New York Life Foundation Grants $300,000 To Inwood House
NEW YORK, N.Y., August 6, 2012 — The New York Life Foundation announced today a three-year, $300,000 grant to support Inwood House’s educational services that help approximately 300 pregnant and parenting youth and their children who are in foster care, are runaway and homeless, or are involved in the juvenile justice system. The programs help these New York City teens achieve a high school diploma or other credential, and improve their life skills and their employability.
"We are thankful for this grant from the New York Life Foundation which will support our highly effective programs that help teen parents improve their education, employability, health, personal development and their babies' well-being,” said Dr. Linda Lausell Bryant, Inwood House Executive Director. “Our young parents are determined to create a better life for themselves and their children. We partner with our teens to help them complete the tasks of adolescence and take on the adult responsibilities of parenting. This funding allows us to provide a structured, supportive environment where good health and learning are associated with responsible behavior and success in life."
"We are pleased to help Inwood House provide young women with access to educational services, which are essential to finding employment and becoming self-reliant," said Marlyn Torres, assistant vice president of the New York Life Foundation. “This grant aligns with the Foundation’s educational enhancement focus and provides one of the most vulnerable populations, pregnant youth and new mothers, with support to help prepare them to be self-sufficient adults."
Inwood House’s individualized educational services start with an initial assessment based on an interview with the teen, a review of academic records, family input, and, when available, interviews with past guidance counselors. The Inwood House Coordinator of Education Services assists each teen in developing an educational plan based on her current educational status, career goals, and parenting goals. This educational plan focuses on meeting the young person’s educational needs through middle school, high school, a GED program, vocational training, a special education program, or college.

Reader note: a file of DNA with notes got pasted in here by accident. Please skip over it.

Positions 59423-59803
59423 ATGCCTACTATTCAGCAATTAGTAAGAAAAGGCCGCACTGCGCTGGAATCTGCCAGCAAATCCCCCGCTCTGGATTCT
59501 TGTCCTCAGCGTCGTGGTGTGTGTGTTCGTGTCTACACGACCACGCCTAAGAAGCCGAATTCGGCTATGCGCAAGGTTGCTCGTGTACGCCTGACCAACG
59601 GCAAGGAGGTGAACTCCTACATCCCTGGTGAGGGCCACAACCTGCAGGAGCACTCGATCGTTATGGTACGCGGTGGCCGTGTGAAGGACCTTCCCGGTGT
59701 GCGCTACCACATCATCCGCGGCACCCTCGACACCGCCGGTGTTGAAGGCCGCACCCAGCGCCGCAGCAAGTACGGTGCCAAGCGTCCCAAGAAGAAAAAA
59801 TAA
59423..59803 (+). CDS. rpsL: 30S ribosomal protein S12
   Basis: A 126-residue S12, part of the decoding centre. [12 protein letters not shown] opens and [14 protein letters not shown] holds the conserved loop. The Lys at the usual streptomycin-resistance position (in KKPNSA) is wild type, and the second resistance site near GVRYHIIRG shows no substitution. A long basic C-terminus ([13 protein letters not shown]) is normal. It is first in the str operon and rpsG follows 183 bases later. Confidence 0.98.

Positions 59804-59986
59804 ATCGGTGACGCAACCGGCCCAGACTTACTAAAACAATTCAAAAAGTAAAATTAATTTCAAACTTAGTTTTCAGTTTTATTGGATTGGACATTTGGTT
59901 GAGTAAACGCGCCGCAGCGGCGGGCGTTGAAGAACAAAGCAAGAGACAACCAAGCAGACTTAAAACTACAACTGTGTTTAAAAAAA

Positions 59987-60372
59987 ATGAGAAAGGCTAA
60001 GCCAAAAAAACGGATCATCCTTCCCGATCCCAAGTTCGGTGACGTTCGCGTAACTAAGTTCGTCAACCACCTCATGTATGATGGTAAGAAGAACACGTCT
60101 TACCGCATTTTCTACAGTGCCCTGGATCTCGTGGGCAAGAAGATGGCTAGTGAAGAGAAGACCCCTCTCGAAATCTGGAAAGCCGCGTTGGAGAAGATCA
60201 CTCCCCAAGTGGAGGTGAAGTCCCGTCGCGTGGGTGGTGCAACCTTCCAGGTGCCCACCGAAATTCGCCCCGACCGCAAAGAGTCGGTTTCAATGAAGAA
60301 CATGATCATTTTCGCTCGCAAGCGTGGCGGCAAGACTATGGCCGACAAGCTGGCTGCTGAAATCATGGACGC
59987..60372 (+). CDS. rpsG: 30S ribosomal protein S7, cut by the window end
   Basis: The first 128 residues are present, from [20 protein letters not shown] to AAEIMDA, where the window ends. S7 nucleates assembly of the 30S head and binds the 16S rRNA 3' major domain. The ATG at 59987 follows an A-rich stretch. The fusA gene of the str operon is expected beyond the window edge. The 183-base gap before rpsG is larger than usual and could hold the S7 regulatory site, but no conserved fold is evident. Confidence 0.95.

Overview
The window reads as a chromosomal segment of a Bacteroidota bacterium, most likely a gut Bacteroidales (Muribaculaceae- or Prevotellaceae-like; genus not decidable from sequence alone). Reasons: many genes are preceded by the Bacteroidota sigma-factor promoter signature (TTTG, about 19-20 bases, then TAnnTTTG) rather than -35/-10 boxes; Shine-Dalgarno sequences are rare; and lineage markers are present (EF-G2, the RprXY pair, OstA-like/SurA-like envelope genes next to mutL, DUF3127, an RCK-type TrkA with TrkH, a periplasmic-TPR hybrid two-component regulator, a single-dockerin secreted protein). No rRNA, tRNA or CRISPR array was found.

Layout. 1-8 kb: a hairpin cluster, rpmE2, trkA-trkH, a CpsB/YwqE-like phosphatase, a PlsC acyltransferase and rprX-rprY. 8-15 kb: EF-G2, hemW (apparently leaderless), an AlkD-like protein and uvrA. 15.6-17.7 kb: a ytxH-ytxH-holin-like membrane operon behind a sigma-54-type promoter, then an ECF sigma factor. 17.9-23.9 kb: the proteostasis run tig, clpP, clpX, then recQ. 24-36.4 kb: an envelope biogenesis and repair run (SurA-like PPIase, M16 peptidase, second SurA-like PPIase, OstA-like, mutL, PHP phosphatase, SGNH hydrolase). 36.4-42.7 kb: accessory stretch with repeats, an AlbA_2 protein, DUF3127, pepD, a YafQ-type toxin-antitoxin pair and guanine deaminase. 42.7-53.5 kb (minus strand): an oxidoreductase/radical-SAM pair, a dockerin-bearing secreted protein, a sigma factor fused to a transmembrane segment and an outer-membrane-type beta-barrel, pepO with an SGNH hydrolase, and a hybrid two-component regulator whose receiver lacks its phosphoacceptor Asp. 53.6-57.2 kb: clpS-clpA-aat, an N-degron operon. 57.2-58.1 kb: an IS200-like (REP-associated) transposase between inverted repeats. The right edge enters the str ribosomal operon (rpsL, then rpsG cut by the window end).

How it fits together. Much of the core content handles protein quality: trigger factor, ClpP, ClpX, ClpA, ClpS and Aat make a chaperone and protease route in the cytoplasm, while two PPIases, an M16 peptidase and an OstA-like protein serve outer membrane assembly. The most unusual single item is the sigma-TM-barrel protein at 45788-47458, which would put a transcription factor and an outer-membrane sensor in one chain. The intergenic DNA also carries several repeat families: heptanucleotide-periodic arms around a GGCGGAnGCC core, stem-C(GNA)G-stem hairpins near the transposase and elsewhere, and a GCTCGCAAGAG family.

The Inwood House staff also works with teens individually to help them identify vocational training and employment opportunities based on their interests and strengths. Weekly workshops are conducted on topics such as resume writing, interview skills, office etiquette and job retention. Staff organize career panels and seminars to encourage teens to explore a range of career opportunities.
An independent evaluation of Inwood House’s residential programs showed that one year after giving birth, teen moms were on track with their goals – 92% were in school or had graduated, 69% held a paid internship, 26% held a job, 82% had a bank account, 100% had retained custody of their babies, and 100% had health insurance and had fully immunized their babies.
About Inwood House
Established in 1830, Inwood House is a leader in helping teens become healthy, self-reliant adults and was one of the first agencies in New York City to develop programs addressing the intergenerational poverty, and child abuse and neglect empirically linked to teenage pregnancy. Inwood House's programs serve youth at-high risk for becoming pregnant, are parenting teens who are in foster care, are homeless or adjudicated, or who have "aged out" of foster care. The agency serves over 3,500 youth in 17 program sites across New York City and in Atlantic County, NJ. Teens come from neighborhoods that have the highest incidences of teenage pregnancy, drug abuse, dropout rates and violence. Inwood House’s school-based and community programs serve 3,250 middle and high school students and focus on pregnancy prevention, leadership development and academic enrichment. Inwood House's Teen Family Support programs serve more than 300 young people and include Residential Programs for pregnant teens and teen moms providing them with comprehensive care; Mother/Child Foster Family Care, which provides a nurturing home for the teen and her baby; Partners in Parenting for on-going support while transitioning to independent life, and counseling for young fathers. Inwood House has transformed the lives of countless vulnerable young people by reaching them at critical junctures and providing them hope, guidance, and the tools to make a fresh start. For more information, visit www.inwoodhouse.com.